Who needs Mary Poppins ?

I like to think that I understand restaurant etiquette well enough that I don’t end up embarrassing myself in front of even the most critical of waiters or sommeliers. I put that down to a combination of having eaten out in restaurants a lot in my time (watch and learn) but, more importantly, from my parents who taught me good table manners from an early age. It’s kind of built into me that you don’t put your elbows on the table, you hold your knife in one hand and fork in the other (and don’t, for heaven’s sake, keep swapping them over as the American’s do), and move your fork to your mouth and not the other way around. You would not believe the number of people that I’ve seen in some of the best restaurants in the world incapable of adhering to these simple guidelines.

So I also pride myself that, as my kids grow up, they will be imbued with good table manners. I think there’s no better test of what you’ve drilled into them at home than to take them to a restaurant to put it all into practice. This is no mean feat of course, given the overwhelming distractions that most restaurants throw in their direction : other kids, chatty waitresses, wine. Oh no, that last one’s daddy’s.

We took the kids to Giraffe on Saturday (http://www.giraffe.net/) which I have to say was a total surprise. Any restaurant named after a wild animal would instantly say to me “children’s parties” and the commensurate noise and disarray. Furthermore, it would also say to me that the restaurant’s focus is exclusively children so parents would end up with sub-standard, mass-produced pap. Well, I have to say, none of my assumptions were correct.

Yes, Giraffe did have lots of kids in it, but then most high street restaurants on a Saturday lunchtime probably would. What’s nice about Giraffe is that you don’t really feel like it’s a restaurant designed with kids in mind. The menu is well thought out with lots of freshly made offerings. Sure, you’re not going to find fois gras, but that’s not what this is about. This is about being served great tasting, freshly made food whether you’re 7 or 70. I indulged my childhood (this was a secret table-manners test after all) with a fish finger sandwich which obviously had freshly made tartare sauce on it, and was completed with beefsteak tomatoes and proper “floppy” lettuce (as my wife would put it). The kids’ food was outstanding, right down to the artisan rolls and home-cut fries. Service was great without the sort of obsequious servility I usually associate with this sort of place – a la TGI Fridays – and was attentive and efficient. Giraffe must be doing something right given we arrived at 12.30 and from that point forwards, every table was full and we saw many people being turned away. Excellent.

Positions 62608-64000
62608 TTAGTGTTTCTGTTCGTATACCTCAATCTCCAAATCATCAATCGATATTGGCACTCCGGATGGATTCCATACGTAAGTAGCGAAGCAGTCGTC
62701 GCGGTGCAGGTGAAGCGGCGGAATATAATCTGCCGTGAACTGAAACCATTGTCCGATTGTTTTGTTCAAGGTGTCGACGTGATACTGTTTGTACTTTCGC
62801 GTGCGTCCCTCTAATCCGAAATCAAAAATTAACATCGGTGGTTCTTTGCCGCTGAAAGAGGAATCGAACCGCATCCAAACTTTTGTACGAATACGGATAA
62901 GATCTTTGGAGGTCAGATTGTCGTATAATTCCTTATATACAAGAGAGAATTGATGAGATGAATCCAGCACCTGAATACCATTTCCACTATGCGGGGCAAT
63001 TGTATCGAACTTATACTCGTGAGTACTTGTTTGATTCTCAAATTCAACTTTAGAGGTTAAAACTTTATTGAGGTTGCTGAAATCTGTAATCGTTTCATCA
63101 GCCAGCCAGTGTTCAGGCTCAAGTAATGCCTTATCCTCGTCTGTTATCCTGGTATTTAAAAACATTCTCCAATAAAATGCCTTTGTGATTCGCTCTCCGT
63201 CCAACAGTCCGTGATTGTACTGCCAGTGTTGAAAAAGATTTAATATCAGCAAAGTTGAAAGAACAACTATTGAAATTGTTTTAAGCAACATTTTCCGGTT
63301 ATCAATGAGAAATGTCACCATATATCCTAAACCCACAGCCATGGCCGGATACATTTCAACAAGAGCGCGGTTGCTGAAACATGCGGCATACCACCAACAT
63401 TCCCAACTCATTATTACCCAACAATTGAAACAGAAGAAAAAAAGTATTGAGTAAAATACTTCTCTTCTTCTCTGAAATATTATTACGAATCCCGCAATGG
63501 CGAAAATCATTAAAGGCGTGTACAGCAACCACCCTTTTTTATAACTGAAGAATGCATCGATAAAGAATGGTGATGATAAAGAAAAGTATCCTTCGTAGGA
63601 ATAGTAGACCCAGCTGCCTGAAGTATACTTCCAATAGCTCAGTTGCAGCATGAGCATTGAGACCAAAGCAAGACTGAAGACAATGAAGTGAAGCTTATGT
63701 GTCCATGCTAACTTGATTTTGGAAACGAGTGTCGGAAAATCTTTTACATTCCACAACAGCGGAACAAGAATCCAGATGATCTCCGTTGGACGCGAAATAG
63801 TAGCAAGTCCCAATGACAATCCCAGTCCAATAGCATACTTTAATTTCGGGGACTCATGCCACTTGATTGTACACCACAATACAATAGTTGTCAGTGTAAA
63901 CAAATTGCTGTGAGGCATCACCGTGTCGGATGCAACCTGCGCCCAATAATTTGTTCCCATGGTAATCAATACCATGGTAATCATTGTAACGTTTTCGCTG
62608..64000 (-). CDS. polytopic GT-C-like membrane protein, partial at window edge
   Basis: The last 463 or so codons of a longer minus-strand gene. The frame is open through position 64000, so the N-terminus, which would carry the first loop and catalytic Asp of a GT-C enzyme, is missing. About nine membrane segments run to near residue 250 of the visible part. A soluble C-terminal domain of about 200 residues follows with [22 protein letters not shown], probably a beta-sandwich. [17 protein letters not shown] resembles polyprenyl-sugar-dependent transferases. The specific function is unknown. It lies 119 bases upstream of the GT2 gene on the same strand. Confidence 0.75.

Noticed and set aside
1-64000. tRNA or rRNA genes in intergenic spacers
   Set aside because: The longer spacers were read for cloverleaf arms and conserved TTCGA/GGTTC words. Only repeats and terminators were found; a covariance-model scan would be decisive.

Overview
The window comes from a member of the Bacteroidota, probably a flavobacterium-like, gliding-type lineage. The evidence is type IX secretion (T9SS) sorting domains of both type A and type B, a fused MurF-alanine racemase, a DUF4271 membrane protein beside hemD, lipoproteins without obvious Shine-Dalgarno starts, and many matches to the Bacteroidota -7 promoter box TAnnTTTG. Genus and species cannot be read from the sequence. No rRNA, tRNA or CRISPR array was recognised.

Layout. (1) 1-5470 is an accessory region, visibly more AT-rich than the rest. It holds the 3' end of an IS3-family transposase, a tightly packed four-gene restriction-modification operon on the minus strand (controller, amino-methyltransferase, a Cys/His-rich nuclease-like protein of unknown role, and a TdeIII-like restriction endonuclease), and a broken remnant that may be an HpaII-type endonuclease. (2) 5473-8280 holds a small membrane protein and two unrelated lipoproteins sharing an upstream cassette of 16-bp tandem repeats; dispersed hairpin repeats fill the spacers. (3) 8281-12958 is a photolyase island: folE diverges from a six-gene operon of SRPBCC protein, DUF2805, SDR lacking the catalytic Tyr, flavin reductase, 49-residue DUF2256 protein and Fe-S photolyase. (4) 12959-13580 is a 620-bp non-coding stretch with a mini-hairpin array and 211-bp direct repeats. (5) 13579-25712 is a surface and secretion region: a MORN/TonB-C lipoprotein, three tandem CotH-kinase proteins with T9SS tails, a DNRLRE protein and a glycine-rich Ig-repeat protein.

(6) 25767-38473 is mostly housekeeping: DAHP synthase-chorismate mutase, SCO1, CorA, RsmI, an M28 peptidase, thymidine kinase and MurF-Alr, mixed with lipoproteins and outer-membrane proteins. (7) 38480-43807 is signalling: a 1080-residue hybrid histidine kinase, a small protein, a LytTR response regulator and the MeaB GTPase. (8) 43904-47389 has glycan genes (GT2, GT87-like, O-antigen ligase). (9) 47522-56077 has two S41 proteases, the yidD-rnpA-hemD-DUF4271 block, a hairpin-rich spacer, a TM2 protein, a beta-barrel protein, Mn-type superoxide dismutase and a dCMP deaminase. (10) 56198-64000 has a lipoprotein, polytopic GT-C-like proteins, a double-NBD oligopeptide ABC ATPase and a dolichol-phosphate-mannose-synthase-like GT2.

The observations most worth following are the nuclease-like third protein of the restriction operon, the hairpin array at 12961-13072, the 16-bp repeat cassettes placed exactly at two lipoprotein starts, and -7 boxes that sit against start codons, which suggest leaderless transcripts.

All that said, don’t assume Giraffe is only for people with kids. Their brunch / breakfasts looked amazing and we saw plenty of twentysomething couples enjoying a relaxing Saturday morning with the papers. Certainly somewhere I’ll be going back to before too long.

And, of course, my kids were impeccably behaved. No need for Mary Poppins to make a flying visit.

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One response to this post.

  1. At last, someone comes up with the \”right\” aesnwr!

    Reply

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